Fishing skills

Gainwell has exceptional receiving and blocking skills as well as running


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Kenny Gainwell is beaten.

It’s a Thursday night in early April in Orlando, Fla., And the former Memphis running back is in the home stretch of an eight-hour practice before the draft. Gainwell’s long day consisted of lifting, Pilates, and fieldwork. The last task on her to-do list: catch 300 soccer balls in the JUGS machine.

After a quick sip from his water bottle, Gainwell is ready to attack the JUGS.

With his personal trainer Bert Whigham powering the machine, he catches the first 200 balls with ease. Not a single observer is on hand to witness his masterful catch-and-tuck form, which helped Gainwell total 610 receiving yards in his one full season in 2019 at Memphis.

After catch # 200, Whigham pauses for a second and catches a nearby BOSU ball and places it in front of the JUGS machine. Gainwell already knows the drill. He carefully climbs onto the BOSU ball and grabs 50 more soccer balls… while balancing on one leg. He changes legs for the last 50 reps.

It’s like a clock for the player the Eagles would draft in the fifth round.

“He trained roughly in himselfWhigham said of Gainwell. “He didn’t join any of the other bulls. He’s all about football. He really is. The fact that Kenny can sit down and lead a slow life. and focus on himself month after month.

“He has an adult approach to the sport. His willingness to do two a day. Challenging sessions, then go out and catch 300 balls on the JUGS. It was by himself. “

In a phone interview with The Inquirer earlier this week, Whigham’s tone changes noticeably when he mentions that Gainwell trained on his own. He insists on this point. Even repeats it.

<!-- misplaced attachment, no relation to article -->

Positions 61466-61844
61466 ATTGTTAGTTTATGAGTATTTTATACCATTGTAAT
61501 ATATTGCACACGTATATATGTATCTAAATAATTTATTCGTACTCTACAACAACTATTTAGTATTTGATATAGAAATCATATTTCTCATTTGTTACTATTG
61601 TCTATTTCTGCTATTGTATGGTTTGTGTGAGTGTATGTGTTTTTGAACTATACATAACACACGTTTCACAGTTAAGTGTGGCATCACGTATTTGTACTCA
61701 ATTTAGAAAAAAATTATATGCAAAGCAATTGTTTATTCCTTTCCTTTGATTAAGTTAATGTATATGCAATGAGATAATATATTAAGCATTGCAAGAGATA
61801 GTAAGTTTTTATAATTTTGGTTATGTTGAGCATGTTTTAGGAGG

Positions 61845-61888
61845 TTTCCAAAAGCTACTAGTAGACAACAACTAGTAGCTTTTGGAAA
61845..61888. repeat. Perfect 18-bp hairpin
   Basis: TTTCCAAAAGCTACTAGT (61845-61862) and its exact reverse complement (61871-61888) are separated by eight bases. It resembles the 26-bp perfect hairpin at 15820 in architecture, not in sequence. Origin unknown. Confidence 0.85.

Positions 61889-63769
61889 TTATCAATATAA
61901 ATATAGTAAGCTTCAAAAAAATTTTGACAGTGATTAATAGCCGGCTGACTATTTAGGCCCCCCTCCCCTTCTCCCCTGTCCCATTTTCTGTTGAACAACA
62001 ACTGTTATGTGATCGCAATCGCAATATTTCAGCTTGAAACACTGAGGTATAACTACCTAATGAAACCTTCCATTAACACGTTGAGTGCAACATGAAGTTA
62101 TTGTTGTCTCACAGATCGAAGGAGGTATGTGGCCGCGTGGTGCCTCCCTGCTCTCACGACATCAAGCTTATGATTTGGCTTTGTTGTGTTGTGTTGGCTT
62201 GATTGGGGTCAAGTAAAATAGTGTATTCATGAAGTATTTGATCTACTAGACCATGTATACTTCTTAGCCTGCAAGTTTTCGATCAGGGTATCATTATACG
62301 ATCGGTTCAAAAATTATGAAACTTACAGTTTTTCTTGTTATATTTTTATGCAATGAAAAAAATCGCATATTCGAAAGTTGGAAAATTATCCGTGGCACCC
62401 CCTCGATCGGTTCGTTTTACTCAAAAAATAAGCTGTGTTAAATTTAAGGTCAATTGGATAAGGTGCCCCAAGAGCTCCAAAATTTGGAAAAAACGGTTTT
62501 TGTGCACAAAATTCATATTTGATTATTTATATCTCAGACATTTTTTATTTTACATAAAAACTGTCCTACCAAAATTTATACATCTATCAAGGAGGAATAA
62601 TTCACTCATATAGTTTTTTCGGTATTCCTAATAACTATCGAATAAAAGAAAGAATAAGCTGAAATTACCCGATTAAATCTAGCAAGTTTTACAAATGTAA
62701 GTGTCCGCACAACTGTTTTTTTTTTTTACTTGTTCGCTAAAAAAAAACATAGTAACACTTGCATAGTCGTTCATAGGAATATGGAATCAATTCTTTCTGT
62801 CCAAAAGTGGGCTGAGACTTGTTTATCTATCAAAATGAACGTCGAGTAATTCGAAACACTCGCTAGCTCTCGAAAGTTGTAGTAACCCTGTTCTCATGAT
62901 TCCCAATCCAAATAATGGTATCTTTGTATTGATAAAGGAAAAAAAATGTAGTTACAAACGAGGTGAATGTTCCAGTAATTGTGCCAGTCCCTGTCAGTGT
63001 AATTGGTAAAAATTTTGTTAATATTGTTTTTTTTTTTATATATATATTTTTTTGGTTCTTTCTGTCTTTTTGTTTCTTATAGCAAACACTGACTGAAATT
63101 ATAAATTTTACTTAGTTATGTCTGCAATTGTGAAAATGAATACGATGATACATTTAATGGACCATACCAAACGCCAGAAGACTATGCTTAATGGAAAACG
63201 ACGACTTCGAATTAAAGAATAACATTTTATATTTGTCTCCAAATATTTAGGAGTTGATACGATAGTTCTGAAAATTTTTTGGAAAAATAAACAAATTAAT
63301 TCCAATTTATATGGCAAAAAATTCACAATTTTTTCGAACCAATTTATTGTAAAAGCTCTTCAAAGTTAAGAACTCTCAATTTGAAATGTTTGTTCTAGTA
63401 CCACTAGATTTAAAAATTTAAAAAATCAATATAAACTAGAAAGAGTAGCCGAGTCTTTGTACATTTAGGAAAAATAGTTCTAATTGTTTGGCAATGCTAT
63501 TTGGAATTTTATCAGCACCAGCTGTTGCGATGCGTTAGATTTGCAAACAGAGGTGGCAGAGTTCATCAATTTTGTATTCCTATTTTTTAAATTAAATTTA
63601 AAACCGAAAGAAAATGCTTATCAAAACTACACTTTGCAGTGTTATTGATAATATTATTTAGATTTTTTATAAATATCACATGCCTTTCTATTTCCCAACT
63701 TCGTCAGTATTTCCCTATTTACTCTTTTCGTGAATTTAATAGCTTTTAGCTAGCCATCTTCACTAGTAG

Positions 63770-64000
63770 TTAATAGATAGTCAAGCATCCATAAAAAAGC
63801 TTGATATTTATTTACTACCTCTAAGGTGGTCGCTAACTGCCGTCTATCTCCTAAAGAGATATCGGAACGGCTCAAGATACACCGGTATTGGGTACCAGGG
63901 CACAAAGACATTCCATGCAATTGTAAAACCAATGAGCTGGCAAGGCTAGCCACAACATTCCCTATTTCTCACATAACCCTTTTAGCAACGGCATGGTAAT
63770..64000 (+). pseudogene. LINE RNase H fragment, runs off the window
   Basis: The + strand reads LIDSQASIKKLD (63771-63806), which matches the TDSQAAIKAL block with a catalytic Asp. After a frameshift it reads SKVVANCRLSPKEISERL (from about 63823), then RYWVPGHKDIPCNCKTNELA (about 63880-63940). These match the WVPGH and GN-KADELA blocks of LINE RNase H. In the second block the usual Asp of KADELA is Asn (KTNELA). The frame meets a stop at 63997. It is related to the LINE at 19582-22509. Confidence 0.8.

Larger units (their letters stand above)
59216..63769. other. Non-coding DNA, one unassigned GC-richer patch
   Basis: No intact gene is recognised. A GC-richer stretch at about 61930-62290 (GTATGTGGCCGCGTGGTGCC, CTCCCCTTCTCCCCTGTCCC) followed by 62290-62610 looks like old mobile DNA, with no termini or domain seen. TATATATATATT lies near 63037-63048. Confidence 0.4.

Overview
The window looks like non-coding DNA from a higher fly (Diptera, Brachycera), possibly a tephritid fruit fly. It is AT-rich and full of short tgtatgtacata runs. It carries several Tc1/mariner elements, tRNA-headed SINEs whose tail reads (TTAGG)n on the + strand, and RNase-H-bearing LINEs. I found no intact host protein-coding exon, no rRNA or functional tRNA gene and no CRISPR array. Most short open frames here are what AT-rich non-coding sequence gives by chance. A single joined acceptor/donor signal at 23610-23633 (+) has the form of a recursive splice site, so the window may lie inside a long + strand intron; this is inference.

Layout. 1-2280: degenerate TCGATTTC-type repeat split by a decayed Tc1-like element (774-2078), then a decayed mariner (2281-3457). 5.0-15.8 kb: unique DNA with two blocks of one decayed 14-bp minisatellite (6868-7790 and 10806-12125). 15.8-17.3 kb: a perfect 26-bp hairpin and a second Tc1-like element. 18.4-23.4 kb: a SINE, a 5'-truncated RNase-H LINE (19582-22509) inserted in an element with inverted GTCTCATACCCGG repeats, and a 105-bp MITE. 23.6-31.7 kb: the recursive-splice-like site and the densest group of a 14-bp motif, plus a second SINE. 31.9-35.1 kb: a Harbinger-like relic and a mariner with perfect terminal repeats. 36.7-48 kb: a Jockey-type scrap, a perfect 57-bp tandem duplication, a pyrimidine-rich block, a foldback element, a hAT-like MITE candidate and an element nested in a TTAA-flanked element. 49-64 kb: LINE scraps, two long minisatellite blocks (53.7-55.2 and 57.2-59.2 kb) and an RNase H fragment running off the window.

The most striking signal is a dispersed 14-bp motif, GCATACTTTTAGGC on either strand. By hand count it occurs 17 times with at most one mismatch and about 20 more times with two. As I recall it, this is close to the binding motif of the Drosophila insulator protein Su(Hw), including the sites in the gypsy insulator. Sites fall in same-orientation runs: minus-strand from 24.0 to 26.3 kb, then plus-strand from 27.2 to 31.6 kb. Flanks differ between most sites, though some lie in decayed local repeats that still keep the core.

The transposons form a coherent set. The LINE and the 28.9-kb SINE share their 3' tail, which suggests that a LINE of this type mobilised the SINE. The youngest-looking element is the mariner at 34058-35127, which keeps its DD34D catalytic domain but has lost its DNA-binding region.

It took a long time for Gainwell to leave it all behind in his hometown of Yazoo City, Mississippi. His family represents the world to him. He finds endless inspiration in his older brother, Curtis, who overcame a life-changing stroke when Kenny was 13. At the time, Curtis needed three life-saving surgeries in one day to stop a brain hemorrhage.

“What he went through, what he had to face, only made me work harder,” said Gainwell. “I play for both of us.”

After losing four family members to COVID-19, Gainwell retired from the Memphis season last year and set his sights on the NFL draft. He was convinced that if he worked hard enough he would be able to take care of Curtis and the rest of his family. And if he needed any more conviction, all Gainwell had to do was stare at his cousin… Eagles defensive tackle Fletcher Cox.

“I’m extremely happy he’s here,” Cox said earlier this week. “He’s a hard worker and he’s incredibly hard to contain. It’s family there.

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Gainwell, 5-foot-9, 200 pounds, plays bigger than his frame, and it shows on tape.

Whigham, who counts Miles Sanders, Saquon Barkley, Dak Prescott and Khalil Mack among his clients, noticed this about Gainwell when he was first introduced to him in early 2020. Whigham had previously trained the Cowboys on running back Tony Pollard, former Gainwell College. teammate.

“By the time we met I already knew he was talented,” said Whigham. “You could tell how explosive he was. The way he ran the roads is something I have rarely seen in a running back. The way he was fluid and could cut in and out breaks he is a receiver but has the build of a running back.

“I was dazzled.”

When the pandemic hit, Memphis did not allow any athlete to stay on campus. So Gainwell fled to Orlando and settled down with Whigham.

Of all the places to train … Orlando?

“If they can stand still, that means most athletes want to train in Los Angeles, Arizona or Miami because they want to train but they also want to live fast,” said Whigham. “You can’t really do that in Orlando, not like in these other cities. “